Live Website Projects
joggoon.com is my own "flagship" project. When I worked for an online publishing company, I began experimenting with creating my own version of an online reading experience. joggoon is the result of that effort. I currently have over 100 FREE eBooks from the public domain. When I get time, I continue my effort to convert public domain books to my reader format (tagged HTML).
joggoon 2 is a revamp of the original. It was a smaller project that bloomed into a new implementation strategy. Read about what makes it different. Other than design changes and the code behind it, joggoon 2 offers the same, well, different, shorter book content as it's predecessor.
Creating an HTML5/CSS3 template for use as a project "jump-start" or for rapid prototyping has always seemed to be a work in progress. This is the latest version.
The page has some description of the work, plus I have made some of the core files available for easy viewing.
Responsive UI Development Helper
This is a simple script I wrote to make it easy to develop a responsive UI. All you need to do is add the script at the bottom of the page and it does the rest. There is a dependency on jQuery.
Responsive Animated Ad Banners
I began this project attempting to use only CSS3's animation but quickly ran into problems creating a persisting end state of the animation. With a bit of effort, I did come up with a quirky solution that was less than optimal and I could see that I would have to spend a fair amount of time with each different animation sequence.
After confirming this to be a known issue with CSS3 animation, I chose to depend on jQuery Transit for the heavy lifting in my animations. This plugin is fantastic and easy to use, allowing me to focus more on the Ad itself rather than overcoming limitations with CSS3 animations. It began to feel much like the CSS hacks of old days CSS.
The "Header Color Key" on the demo maps the changing bg color of the header to the relative window width. Try resizing the browser or view this page on a tablet or mobile device.
A responsive banner component with embedded YouTube videos. The banner responds to changes in the window size e.g. when viewing on tablets. Responsiveness of the image and thumbnails is achieved using media queries with a bit of jQuery help.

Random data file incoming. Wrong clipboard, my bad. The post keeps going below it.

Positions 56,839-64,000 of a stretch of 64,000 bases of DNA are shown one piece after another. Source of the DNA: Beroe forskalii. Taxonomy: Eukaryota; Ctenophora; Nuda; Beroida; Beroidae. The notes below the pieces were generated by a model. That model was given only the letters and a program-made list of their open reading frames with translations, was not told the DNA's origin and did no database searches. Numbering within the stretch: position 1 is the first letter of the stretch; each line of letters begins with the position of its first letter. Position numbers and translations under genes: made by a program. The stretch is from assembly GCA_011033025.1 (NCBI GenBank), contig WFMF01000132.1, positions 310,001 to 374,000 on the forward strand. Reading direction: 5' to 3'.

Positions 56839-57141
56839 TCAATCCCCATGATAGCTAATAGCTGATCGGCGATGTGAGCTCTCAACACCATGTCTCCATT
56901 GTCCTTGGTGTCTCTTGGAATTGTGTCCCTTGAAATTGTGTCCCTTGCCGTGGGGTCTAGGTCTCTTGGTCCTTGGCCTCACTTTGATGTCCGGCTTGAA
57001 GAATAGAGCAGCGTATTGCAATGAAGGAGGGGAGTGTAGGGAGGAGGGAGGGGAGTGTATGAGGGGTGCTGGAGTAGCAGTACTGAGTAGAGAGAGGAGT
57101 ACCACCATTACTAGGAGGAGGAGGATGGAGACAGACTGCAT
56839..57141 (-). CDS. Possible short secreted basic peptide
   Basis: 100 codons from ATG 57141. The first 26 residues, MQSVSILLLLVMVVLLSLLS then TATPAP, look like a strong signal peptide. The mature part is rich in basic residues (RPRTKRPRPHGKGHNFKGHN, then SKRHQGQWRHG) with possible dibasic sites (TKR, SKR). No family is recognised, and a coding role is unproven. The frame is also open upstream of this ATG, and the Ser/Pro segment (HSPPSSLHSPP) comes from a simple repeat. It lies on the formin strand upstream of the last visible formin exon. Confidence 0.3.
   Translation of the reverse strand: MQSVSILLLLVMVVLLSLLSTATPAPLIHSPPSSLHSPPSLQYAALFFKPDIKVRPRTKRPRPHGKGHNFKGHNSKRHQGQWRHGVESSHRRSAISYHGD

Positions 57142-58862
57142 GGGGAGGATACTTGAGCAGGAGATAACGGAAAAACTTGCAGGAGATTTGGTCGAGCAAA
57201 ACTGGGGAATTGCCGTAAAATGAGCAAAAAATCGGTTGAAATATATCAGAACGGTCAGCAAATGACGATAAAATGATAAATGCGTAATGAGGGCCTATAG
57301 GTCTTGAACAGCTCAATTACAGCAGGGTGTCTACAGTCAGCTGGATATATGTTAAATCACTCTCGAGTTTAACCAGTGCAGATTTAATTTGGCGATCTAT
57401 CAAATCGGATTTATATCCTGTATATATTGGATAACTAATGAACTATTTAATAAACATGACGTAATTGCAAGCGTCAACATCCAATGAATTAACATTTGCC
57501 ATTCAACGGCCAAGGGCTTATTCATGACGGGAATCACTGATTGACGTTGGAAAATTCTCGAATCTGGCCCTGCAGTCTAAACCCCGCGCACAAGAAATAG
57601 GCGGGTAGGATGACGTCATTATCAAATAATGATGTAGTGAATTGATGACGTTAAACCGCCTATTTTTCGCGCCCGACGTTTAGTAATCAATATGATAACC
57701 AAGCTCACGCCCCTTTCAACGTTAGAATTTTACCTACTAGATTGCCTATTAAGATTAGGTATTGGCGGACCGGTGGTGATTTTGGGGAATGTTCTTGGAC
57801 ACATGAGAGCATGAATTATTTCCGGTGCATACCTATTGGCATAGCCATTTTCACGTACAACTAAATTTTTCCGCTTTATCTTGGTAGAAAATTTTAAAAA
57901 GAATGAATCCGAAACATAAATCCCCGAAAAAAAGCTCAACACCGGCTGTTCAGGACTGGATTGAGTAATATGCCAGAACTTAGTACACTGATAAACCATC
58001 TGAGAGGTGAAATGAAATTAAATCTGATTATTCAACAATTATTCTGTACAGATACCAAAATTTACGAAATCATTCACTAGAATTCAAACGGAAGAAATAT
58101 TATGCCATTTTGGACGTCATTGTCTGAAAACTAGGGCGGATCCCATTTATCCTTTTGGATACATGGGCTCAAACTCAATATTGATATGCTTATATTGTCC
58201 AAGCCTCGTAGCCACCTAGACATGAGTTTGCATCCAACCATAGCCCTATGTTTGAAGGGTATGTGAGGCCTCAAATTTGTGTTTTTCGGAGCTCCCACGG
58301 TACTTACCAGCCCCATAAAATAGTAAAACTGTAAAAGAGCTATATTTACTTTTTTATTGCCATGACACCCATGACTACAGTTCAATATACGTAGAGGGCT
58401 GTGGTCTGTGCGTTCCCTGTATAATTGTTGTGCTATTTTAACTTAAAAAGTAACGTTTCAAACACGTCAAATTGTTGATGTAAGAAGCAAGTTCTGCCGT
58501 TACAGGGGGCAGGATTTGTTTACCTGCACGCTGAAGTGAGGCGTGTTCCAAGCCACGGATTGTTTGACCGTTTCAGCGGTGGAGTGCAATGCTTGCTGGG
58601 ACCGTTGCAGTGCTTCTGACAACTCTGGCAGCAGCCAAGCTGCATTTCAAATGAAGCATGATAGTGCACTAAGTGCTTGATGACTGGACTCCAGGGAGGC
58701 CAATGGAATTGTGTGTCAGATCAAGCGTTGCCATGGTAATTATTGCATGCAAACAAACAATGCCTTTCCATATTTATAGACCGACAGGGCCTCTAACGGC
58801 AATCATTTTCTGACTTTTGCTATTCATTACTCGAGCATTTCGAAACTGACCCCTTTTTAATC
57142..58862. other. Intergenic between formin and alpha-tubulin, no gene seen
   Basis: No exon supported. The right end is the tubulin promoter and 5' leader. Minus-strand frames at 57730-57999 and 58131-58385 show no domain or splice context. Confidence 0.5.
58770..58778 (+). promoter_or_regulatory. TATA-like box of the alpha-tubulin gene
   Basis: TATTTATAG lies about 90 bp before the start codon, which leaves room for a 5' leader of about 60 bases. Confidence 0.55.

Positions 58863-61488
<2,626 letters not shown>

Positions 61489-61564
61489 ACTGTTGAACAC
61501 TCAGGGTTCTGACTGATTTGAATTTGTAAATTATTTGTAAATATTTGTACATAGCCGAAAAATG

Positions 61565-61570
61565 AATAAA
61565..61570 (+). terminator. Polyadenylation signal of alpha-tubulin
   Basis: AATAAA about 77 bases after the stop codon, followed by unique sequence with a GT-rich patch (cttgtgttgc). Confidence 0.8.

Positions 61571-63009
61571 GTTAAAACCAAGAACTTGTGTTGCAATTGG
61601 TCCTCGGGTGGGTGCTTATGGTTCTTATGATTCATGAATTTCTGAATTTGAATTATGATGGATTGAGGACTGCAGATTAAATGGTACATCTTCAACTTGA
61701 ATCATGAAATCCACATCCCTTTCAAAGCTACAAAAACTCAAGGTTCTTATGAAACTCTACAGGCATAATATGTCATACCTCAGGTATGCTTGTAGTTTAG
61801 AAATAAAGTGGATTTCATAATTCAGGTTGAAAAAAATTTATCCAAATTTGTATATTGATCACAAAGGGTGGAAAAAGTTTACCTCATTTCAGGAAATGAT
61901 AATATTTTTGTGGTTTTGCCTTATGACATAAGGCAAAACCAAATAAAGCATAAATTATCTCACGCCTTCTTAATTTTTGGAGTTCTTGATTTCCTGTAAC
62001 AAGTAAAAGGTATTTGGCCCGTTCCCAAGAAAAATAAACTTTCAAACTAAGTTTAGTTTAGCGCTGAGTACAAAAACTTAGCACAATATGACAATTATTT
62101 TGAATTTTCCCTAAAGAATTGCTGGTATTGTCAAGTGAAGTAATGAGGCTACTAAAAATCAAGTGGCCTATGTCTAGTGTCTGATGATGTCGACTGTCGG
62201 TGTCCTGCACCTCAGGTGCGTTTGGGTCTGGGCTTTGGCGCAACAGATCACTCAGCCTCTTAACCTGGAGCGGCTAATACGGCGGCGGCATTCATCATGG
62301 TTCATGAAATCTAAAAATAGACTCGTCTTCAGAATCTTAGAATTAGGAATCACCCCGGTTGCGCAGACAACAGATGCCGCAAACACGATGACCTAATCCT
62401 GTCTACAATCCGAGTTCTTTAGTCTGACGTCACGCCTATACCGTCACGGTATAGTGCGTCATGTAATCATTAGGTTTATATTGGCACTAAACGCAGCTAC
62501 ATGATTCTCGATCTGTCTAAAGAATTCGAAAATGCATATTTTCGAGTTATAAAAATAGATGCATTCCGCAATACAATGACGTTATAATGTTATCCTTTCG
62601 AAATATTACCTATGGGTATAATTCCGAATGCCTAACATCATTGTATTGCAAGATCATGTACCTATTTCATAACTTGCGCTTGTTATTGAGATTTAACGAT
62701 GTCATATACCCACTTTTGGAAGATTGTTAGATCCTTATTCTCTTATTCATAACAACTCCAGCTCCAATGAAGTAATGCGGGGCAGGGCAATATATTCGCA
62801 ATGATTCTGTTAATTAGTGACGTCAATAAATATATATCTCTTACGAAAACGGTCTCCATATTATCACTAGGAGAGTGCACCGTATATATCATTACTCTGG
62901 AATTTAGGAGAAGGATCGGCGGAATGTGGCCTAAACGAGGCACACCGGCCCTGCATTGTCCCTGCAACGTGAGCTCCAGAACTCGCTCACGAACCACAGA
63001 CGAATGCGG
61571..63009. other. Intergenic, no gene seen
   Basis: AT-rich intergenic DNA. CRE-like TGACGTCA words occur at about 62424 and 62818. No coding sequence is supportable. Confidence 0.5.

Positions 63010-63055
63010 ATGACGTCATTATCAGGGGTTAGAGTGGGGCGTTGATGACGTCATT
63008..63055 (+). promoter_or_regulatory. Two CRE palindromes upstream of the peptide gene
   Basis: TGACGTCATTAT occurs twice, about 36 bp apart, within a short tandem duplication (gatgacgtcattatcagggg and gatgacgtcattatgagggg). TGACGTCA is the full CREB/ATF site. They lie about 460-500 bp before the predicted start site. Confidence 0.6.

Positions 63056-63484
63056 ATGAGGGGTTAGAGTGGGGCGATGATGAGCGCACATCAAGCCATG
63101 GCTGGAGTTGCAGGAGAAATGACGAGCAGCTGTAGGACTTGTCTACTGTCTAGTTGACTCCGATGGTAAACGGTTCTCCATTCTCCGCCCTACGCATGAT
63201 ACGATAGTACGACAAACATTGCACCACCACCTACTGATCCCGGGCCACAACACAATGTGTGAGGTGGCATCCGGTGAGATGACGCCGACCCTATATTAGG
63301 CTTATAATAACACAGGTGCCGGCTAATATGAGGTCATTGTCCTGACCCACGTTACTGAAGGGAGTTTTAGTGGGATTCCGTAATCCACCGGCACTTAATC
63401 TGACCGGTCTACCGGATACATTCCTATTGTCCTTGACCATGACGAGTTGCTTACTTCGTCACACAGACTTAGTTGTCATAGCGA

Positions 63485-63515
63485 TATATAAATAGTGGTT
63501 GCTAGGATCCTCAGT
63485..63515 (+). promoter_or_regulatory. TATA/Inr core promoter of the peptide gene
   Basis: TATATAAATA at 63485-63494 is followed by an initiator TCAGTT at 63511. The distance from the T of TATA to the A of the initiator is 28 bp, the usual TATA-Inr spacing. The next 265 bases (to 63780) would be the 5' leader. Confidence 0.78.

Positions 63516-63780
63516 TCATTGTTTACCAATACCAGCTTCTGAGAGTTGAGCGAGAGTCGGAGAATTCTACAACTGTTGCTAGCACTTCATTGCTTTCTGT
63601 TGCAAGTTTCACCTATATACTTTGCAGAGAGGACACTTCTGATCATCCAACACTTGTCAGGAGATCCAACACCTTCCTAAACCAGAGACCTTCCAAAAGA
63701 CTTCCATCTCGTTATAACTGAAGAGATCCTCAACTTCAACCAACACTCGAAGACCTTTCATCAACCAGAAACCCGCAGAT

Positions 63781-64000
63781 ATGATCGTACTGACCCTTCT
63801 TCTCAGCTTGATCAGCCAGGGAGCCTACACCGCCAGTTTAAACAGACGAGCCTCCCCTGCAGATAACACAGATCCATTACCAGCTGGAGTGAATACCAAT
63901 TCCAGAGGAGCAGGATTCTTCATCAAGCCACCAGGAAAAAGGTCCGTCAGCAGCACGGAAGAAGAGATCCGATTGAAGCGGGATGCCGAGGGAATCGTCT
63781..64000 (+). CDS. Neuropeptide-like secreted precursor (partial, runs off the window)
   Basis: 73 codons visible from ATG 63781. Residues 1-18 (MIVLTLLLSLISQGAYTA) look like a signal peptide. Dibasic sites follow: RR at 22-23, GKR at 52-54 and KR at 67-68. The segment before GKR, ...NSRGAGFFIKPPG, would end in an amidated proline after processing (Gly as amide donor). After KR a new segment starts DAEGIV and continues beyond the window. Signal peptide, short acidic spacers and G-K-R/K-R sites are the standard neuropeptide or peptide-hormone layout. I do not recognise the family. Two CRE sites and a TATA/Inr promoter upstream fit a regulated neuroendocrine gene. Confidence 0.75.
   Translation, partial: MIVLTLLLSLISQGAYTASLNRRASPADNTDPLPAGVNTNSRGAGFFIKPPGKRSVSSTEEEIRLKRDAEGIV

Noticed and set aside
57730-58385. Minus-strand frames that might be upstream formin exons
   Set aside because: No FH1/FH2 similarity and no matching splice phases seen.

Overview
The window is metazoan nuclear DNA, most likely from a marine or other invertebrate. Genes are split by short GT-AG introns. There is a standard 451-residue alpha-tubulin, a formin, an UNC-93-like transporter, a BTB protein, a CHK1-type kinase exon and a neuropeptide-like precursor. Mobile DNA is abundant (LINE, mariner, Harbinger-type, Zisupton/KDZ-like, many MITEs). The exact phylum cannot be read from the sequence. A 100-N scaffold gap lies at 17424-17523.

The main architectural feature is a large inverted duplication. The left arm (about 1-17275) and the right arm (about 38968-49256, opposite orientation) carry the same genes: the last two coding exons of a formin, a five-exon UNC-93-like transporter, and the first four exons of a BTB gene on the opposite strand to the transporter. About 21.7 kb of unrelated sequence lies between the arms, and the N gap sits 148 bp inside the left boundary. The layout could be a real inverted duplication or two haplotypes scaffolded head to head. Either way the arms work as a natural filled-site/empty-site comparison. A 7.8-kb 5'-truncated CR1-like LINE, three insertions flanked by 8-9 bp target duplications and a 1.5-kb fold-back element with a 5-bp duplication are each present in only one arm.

Two particular requirements of the implementation was preserving the size of the controls (the dots) so on smaller devices they were still large enough to click, and the overall component had to be responsive in any browser.
One particular challenge of the banner were the corners. CSS corners won't work because the image used spans the total width of the two views before and after sliding. And because we need to click on the video thumbnails, using a layer to mask the corners won't work either. Fortunately all that is required are 4 small images to position in each corner with a high z-index. The only downside is that if you change the page background color, these have to be changed to match.
jQuery is used for two things - sliding the banner and handling the videos. You can read comments in the js file. Chrome and Safari were not cooperative in the case where we might select the video not currently in the popup. In these browsers, the previous video would continue to play (audio) in the background as the newly loaded video played. So we simply use jQuery to change the URL on the iframe source.
Styling Checkboxes and Radio Buttons
These form elements lack CSS 'stylability', which makes for a not-so-user-friendly UX on mobile devices. Leveraging the same strategy used on my homepage slides, we can achieve styleable elements using only CSS. View the source of the demo page for documentation and notes.
Responsive Modal Windows
One of the challenges when using modal windows in mobile development is the lack of support for interior scrolling. If you have modal content that may tend to be larger in height than you wish, the modal height must be defined by the content. On the flipside, in a desktop environment, having a fixed height modal window with scrollable content is desireable.